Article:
That’s how I do it, too. I do read books about writing when I think from a first look that they might be helpful and see if I can implement stuff from there.
It becomes easier when you’ve written more, though, because you understand your own way of writing better and can see where this or that might be helpful and why that third thing will never help you.
Most of the stories I’ve read seem to have a structure similar to Kay’s. Many movies seem to go that route, too.
I’m assuming you meant me … sure that was just a typo. :)
The four quarters are just an extension of the classic three-act structure. They take the midpoint into account, which the three-act structure doesn’t talk about. Like that, it’s easier to keep the middle from lagging, since you work your way to another twist in the story and know what you’ll do in the middle of your middle. It’s quite likely that a lot of stories have a similar kind of structure.
Even using Throughlines you need to know what the finish line is, what the goal is.
Starting from the end allows you to put everything else in place to achieve the desired outcome without it being contrieved. That could save you time of going forward and backward changing details to make it fit.
Even in the answer the throughlines are aimed to a goal (taking the throne or catching the killer).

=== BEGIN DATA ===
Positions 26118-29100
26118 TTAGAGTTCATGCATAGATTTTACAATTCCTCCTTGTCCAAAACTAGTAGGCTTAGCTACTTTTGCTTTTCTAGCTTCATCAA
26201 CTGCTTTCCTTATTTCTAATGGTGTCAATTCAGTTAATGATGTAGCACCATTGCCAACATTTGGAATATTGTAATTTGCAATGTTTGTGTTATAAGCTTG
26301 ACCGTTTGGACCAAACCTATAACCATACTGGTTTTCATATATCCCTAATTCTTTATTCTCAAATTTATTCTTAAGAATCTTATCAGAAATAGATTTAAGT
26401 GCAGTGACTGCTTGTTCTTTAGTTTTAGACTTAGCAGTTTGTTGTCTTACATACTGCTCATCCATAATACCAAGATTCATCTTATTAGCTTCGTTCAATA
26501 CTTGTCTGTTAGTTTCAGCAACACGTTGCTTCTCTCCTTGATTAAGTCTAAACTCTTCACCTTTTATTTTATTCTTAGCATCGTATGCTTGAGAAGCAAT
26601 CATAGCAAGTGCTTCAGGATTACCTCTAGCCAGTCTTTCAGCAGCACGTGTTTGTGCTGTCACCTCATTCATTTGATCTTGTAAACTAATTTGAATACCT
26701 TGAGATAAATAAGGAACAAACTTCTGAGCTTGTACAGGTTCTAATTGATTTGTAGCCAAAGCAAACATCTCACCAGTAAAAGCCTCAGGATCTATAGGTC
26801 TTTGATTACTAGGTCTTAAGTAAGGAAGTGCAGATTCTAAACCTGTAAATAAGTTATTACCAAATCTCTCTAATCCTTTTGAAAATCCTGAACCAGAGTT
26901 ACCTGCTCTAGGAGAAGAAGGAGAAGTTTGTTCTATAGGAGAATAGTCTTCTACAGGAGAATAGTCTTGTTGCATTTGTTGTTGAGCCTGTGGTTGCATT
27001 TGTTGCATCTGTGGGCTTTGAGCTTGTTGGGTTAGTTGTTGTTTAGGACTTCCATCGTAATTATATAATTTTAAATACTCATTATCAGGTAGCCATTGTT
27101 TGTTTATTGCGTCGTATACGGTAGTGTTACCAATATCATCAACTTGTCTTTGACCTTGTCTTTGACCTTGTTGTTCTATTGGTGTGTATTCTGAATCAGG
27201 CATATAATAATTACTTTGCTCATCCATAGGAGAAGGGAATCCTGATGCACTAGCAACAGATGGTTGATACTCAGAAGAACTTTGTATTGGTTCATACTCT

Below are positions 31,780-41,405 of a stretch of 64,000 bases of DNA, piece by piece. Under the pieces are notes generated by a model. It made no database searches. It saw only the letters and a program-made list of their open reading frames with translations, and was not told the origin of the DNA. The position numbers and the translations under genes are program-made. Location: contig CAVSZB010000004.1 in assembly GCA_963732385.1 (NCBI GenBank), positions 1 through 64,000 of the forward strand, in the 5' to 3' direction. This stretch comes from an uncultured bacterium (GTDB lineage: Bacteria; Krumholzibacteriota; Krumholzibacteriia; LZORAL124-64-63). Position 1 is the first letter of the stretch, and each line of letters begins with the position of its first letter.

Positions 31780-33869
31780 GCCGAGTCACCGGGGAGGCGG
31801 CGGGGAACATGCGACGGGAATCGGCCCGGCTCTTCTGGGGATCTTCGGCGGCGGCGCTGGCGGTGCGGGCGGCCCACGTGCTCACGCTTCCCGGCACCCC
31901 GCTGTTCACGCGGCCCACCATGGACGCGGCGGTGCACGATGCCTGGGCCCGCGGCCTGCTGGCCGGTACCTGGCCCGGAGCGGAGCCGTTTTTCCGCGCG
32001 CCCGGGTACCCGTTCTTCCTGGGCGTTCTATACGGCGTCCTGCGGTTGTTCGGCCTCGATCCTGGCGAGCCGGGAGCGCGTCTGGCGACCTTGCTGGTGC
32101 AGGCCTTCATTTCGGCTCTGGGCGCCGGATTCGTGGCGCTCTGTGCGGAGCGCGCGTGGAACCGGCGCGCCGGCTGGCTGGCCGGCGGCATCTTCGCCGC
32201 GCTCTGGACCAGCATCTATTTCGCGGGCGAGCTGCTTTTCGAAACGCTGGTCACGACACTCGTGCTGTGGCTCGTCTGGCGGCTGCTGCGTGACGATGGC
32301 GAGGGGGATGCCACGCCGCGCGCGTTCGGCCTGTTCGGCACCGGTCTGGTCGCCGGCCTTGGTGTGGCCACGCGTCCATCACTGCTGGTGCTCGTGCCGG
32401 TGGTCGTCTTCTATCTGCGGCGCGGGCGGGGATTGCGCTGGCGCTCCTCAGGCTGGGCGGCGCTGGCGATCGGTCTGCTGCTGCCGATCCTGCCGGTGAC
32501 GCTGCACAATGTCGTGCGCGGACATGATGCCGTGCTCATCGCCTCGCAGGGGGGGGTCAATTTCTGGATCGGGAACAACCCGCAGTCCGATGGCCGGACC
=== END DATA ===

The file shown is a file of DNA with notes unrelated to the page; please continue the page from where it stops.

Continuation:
In my personnal case, i always try to write from the character, as everything will be at service of character development in pursue of their goals. Anything that my character won’t interact with is irrelevant. Hence, the goal of the story is the goal of the character, and make the choices easier to take based on what the character is capable of.
Yep, people should plot in whatever way works best for them. Every method is going to have shortcomings that need to be sorted out.
“the vast majority of stories need a strong throughline anyway”
This line piqued my curiosity; what kind of stories wouldn’t need a strong throughline? I can’t think of any examples at the moment.
Every story would profit from a strong throughline, but with something comedic or short (or both), you’d probably get away with a weak one.
Admittedly I mostly phrased it that way to acknowledge there might be some weird newfangled type of story I haven’t heard of yet.
On related note, episodic stories typically want a less urgent throughline connecting the episodes, but I wouldn’t categorize that as a “weak” throughline. Cay is also right that funny and short stories can more easily get away with not having a strong throughline.
Yeah, that’s fair; I do that same thing all the time, too.